Intro by Skip Cohen
This is a very different post from what we normally share on the Marathon Blog, but it’s so loaded with great content and tips.
Nicole Begley’s blog, Hair of the Dog, is all about pet photography. There’s a lot of great content, all timeless in its relevance to helping you become a better business owner and artist.
While the topic might not be new to many of you, I love the way Nicole has shared examples and even a few tips to help raise the bar on your skill set. Many of you lock into one favorite lens. After time too much of your work looks the same.
Life begins at the end of your comfort zone!
That’s one of my favorite quotes, but it’s not only life that begins, but creativity, business growth and your skill set.
Remember, in the hierarchy of why people hire a professional photographer in the portrait/social categories the top three reasons are brides, babies and pets! What’s even better is the potential for overlap within each group. Brides start families and families have pets! You have multiple opportunities to build strong working relationships with every client.
By Nicole Begley
Lens choice consists of so much more than the distance to your subject, it can drastically affect the entire look and feel of your image.
First, let’s go through the common lens focal lengths…..
Fisheye or Ultra-Wide Angle: 8-15mm.
These lenses have a 180-degree view and they drastically distort the environment by bending buildings, trees, or the earth itself. These lenses are challenging to shoot with as they will pull and distort any part of the subject that is near the edge of the frame. (I rarely shoot in sessions with this lens, but it is fun to play with at the beach…..hence, an image of my daughter instead of a furry four-legger.)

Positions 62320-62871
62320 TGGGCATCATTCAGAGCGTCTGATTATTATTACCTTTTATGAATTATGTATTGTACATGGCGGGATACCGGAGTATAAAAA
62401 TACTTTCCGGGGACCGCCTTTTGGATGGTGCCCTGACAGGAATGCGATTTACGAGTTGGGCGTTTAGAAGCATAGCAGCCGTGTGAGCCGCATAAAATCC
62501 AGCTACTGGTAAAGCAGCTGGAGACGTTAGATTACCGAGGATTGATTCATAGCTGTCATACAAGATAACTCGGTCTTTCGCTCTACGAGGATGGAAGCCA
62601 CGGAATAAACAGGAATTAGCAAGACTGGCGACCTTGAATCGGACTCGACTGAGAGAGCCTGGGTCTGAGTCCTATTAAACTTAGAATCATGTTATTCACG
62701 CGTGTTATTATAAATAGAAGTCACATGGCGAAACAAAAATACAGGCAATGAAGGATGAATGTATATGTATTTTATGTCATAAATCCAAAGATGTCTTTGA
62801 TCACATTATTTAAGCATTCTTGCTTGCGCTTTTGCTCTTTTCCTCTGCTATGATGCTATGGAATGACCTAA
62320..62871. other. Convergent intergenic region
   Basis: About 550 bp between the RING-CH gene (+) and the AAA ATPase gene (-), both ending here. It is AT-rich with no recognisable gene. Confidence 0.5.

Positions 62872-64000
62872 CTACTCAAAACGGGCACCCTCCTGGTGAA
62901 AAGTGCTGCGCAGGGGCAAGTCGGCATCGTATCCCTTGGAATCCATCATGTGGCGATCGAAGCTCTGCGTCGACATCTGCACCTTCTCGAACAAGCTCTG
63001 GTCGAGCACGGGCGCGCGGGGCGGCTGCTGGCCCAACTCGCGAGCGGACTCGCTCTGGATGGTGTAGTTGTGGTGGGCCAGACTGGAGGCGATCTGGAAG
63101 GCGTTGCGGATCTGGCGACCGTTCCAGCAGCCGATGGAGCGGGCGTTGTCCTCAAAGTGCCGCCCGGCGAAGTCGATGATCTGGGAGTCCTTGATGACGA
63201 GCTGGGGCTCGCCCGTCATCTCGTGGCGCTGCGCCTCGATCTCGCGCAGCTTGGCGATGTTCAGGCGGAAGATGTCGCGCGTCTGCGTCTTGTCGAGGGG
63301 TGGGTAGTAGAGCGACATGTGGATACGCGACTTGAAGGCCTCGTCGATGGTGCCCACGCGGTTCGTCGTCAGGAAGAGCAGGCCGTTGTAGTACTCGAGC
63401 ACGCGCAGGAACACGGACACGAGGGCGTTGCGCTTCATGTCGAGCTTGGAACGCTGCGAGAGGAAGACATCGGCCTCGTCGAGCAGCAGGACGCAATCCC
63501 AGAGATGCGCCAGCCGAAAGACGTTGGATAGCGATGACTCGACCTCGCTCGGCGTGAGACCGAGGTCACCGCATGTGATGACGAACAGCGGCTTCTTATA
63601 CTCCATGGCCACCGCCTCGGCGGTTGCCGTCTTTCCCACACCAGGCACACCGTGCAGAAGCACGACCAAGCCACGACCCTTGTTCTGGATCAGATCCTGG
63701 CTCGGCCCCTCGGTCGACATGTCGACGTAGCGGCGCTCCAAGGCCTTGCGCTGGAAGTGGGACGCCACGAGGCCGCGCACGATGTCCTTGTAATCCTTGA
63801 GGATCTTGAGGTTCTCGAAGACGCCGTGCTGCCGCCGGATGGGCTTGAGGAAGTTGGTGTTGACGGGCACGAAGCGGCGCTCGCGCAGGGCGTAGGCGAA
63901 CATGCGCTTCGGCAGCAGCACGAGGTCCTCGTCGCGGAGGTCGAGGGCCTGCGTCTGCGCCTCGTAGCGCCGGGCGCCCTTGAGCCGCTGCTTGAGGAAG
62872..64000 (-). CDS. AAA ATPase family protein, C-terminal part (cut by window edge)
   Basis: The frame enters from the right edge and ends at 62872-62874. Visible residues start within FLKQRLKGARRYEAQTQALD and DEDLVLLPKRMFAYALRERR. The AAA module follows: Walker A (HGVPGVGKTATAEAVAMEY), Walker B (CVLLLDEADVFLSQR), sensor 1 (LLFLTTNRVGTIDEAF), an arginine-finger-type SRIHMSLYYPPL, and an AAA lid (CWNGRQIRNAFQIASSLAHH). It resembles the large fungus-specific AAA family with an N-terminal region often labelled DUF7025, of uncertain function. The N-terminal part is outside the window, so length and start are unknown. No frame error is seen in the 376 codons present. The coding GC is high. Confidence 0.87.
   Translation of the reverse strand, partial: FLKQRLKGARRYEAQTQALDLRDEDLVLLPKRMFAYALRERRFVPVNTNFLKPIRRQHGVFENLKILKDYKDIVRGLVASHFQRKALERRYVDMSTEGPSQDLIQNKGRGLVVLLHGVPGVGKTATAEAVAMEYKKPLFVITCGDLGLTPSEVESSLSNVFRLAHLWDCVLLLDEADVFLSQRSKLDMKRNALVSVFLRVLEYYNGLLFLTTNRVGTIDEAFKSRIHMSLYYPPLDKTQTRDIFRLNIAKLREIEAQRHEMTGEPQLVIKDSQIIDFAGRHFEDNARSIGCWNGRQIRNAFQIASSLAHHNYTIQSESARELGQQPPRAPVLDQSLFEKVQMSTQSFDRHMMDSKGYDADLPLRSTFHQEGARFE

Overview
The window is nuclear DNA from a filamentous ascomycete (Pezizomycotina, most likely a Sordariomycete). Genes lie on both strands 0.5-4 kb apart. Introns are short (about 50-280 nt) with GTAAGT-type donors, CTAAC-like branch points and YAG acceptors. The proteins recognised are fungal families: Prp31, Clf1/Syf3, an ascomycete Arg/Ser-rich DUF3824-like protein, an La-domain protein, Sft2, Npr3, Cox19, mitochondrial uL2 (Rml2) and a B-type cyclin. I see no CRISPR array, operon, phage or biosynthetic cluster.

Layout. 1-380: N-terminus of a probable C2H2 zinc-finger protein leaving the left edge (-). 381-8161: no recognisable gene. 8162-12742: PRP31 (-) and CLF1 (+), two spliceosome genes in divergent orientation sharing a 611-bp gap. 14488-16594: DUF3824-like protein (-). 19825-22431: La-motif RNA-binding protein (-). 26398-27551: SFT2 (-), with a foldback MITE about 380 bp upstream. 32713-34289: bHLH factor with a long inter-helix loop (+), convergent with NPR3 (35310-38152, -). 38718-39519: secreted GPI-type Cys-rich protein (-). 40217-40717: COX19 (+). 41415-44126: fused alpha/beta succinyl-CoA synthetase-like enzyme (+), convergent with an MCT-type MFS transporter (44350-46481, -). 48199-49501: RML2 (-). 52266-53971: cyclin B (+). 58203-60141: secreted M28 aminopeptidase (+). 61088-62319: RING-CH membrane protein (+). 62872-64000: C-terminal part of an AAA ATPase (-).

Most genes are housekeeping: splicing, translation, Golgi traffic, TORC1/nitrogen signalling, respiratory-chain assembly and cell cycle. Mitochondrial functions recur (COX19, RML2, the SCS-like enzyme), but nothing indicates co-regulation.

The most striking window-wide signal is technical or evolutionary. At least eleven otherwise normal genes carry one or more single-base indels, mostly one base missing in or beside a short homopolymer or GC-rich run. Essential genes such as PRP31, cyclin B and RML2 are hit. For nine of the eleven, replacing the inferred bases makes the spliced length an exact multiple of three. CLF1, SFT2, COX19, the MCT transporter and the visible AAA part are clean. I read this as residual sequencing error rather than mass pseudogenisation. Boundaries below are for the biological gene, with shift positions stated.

Distortion is still present in these lenses, but not to the cartoonish effect of the fisheye lens. It pays to always be aware of where your subjects are in the frame if using a wide-angle lens. Distorted dog…funny. Distorted owner…not so much. This is a great lens for capturing environmental portraits or for getting up-close to your four-legged subject to create a bobble-head effect.
Normal Lens: 50mm
A 50mm lens is called a “normal” lens because it most closely mimics how the human eye sees the world. This lens is good for shooting portraits in limited spaces when you can’t have a longer focal length and the lenses with a large aperture opening of 1.8, 1.4, or 1.2 are good for low light or indoor photography. Your depth of field will be pretty small at those apertures though so it’s important to pay attention to that and is beneficial to work with additional lighting if needed.
Telephoto Lens: 70-200mm+
I have become addicted to my 70-200 f/2.8 lens, absolutely addicted and I can guarantee that it is used in EVERY session I shoot unless I am in a literal shoebox. The reason for choosing this lens so often is not that I need to be further away from my subject. In fact often times I would prefer to be a little closer, but the compression, isolation, and separation this lens provides makes it so worth it to back up and shoot at 200mm. In addition, the longer lenses provide very little distortion making them provide a more true representation of the dog, horse, or person you are photographing.